On Friday, Nick Cave and his Bad Seeds will release their new album Skeleton Tree, and other than the soul-wrecking first single “Jesus Alone,” I haven’t heard it yet. Nobody has. Cave’s label has sent out no advances, which means music critics like me are tingling with anticipation just like everybody else. This is Cave’s first album since his son fell off a cliff and died last year. Cave is an artist with a long, storied history of staring deeply into the darkest parts of the human experience, of drinking that darkness in and spitting it back out all over us. The fact that he’s back to recording music so soon after such a life-reshaping personal catastrophe is a miraculous testament to his own strength. Even before hearing the album, I can feel the weight of its presence. It’s out there, waiting. And in a few days, it will be stomping all over my soul. But now, there is a chance, however slight, that Skeleton Tree will not be the best Nick Cave album that comes out on Friday.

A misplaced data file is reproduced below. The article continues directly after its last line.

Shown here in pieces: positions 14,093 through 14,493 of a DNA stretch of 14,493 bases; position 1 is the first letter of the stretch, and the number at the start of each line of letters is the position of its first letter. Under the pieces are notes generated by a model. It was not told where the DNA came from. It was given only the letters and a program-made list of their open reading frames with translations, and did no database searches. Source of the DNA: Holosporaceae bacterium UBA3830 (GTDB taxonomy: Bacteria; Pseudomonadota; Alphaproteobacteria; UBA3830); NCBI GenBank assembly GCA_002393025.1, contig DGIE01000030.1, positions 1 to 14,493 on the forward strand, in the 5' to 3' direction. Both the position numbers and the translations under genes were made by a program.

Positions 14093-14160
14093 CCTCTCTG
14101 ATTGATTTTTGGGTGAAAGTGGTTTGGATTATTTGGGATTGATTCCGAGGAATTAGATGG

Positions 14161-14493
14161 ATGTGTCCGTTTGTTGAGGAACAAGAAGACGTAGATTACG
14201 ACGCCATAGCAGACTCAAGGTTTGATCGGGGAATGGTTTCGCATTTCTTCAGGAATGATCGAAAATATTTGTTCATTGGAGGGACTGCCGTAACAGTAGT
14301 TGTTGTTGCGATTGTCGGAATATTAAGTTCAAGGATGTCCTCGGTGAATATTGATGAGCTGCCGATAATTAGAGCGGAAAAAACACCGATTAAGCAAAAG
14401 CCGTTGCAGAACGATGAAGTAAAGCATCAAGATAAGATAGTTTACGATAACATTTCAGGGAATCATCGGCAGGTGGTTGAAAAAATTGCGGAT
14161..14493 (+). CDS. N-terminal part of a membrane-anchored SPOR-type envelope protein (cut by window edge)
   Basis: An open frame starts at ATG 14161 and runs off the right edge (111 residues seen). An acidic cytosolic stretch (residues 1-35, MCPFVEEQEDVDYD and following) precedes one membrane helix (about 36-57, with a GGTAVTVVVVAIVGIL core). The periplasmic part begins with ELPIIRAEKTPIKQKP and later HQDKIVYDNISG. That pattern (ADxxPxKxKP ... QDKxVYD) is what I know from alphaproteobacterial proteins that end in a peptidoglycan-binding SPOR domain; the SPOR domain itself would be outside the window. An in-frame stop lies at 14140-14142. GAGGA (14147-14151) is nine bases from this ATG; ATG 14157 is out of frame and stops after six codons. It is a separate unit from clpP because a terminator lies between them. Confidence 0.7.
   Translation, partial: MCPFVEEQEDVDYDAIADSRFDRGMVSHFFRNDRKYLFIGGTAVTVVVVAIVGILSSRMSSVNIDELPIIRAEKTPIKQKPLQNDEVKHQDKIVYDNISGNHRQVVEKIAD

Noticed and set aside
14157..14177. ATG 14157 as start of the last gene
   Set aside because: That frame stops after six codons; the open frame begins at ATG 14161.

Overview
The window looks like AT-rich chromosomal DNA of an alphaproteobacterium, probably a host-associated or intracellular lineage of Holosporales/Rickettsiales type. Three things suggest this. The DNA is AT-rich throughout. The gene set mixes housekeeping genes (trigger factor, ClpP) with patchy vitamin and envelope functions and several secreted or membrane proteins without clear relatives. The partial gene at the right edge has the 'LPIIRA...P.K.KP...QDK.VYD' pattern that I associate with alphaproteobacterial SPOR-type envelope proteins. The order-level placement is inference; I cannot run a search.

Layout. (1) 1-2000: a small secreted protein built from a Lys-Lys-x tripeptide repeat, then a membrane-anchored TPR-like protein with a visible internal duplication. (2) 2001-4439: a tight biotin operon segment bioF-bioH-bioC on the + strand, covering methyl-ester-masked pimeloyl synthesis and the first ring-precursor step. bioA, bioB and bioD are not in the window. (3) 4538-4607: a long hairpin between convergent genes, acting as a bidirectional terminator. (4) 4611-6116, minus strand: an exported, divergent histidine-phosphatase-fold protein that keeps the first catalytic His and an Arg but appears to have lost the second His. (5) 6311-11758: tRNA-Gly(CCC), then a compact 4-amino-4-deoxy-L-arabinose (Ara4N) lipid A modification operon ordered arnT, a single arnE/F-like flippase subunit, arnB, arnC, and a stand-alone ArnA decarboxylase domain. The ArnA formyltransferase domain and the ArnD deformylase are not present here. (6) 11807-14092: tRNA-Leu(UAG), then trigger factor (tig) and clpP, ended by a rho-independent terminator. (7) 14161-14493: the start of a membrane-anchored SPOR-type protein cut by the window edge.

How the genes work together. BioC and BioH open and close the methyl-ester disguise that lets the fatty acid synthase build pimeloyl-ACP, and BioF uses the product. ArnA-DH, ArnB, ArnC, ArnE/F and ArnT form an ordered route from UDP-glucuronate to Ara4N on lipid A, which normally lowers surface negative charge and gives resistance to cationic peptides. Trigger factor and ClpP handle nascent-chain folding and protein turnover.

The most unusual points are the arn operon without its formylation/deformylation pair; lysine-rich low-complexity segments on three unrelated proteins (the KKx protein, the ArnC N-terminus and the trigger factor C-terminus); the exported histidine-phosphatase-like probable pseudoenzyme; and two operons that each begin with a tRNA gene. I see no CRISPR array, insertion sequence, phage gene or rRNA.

I’m being glib here, of course. Star Treatment, the new Wovenhand album, is not a Nick Cave album. It’s not fair to Cave to imply that it is. It’s also not fair to David Eugene Edwards, the Denver musician who has been leading Wovenhand since 2001, since it was a side project of his mutant-country band 16 Horsepower. But Edwards has been treading some of the same territory as Cave for a long time now. His music deals in the same darkness, the same obsessiveness. His songs are steeped in the history of American music, of folk and country and blues, and yet they owe as much to some of the clanging, confrontational forms that followed: punk, metal, hardcore, noise-rock. His songs sound like incantations, like prayers bubbling up from below. He’s not Cave, but he’s cut from the same cloth.